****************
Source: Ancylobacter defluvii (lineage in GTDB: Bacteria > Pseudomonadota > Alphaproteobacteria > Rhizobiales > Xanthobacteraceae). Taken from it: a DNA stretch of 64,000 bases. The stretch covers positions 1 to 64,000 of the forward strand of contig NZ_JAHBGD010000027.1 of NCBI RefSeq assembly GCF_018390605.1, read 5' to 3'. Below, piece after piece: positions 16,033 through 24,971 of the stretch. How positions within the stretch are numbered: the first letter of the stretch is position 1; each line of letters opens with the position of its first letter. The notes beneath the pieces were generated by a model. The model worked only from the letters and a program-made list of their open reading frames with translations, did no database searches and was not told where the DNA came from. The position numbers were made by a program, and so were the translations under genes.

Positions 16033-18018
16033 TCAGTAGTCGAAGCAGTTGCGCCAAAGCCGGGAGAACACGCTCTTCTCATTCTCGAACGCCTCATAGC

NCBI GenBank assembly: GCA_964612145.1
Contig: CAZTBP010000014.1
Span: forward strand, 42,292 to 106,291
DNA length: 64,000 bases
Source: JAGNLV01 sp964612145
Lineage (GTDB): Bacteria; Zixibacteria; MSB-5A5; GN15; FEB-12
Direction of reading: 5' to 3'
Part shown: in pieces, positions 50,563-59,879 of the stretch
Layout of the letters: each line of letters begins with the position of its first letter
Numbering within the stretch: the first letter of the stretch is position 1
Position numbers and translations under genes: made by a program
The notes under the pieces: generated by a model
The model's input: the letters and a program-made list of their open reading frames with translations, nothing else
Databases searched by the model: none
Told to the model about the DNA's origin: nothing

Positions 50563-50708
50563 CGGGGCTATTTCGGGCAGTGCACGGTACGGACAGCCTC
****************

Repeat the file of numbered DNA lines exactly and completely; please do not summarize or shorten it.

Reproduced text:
Source: Ancylobacter defluvii (lineage in GTDB: Bacteria > Pseudomonadota > Alphaproteobacteria > Rhizobiales > Xanthobacteraceae). Taken from it: a DNA stretch of 64,000 bases. The stretch covers positions 1 to 64,000 of the forward strand of contig NZ_JAHBGD010000027.1 of NCBI RefSeq assembly GCF_018390605.1, read 5' to 3'. Below, piece after piece: positions 16,033 through 24,971 of the stretch. How positions within the stretch are numbered: the first letter of the stretch is position 1; each line of letters opens with the position of its first letter. The notes beneath the pieces were generated by a model. The model worked only from the letters and a program-made list of their open reading frames with translations, did no database searches and was not told where the DNA came from. The position numbers were made by a program, and so were the translations under genes.

Positions 16033-18018
16033 TCAGTAGTCGAAGCAGTTGCGCCAAAGCCGGGAGAACACGCTCTTCTCATTCTCGAACGCCTCATAGC

NCBI GenBank assembly: GCA_964612145.1
Contig: CAZTBP010000014.1
Span: forward strand, 42,292 to 106,291
DNA length: 64,000 bases
Source: JAGNLV01 sp964612145
Lineage (GTDB): Bacteria; Zixibacteria; MSB-5A5; GN15; FEB-12
Direction of reading: 5' to 3'
Part shown: in pieces, positions 50,563-59,879 of the stretch
Layout of the letters: each line of letters begins with the position of its first letter
Numbering within the stretch: the first letter of the stretch is position 1
Position numbers and translations under genes: made by a program
The notes under the pieces: generated by a model
The model's input: the letters and a program-made list of their open reading frames with translations, nothing else
Databases searched by the model: none
Told to the model about the DNA's origin: nothing

Positions 50563-50708
50563 CGGGGCTATTTCGGGCAGTGCACGGTACGGACAGCCTC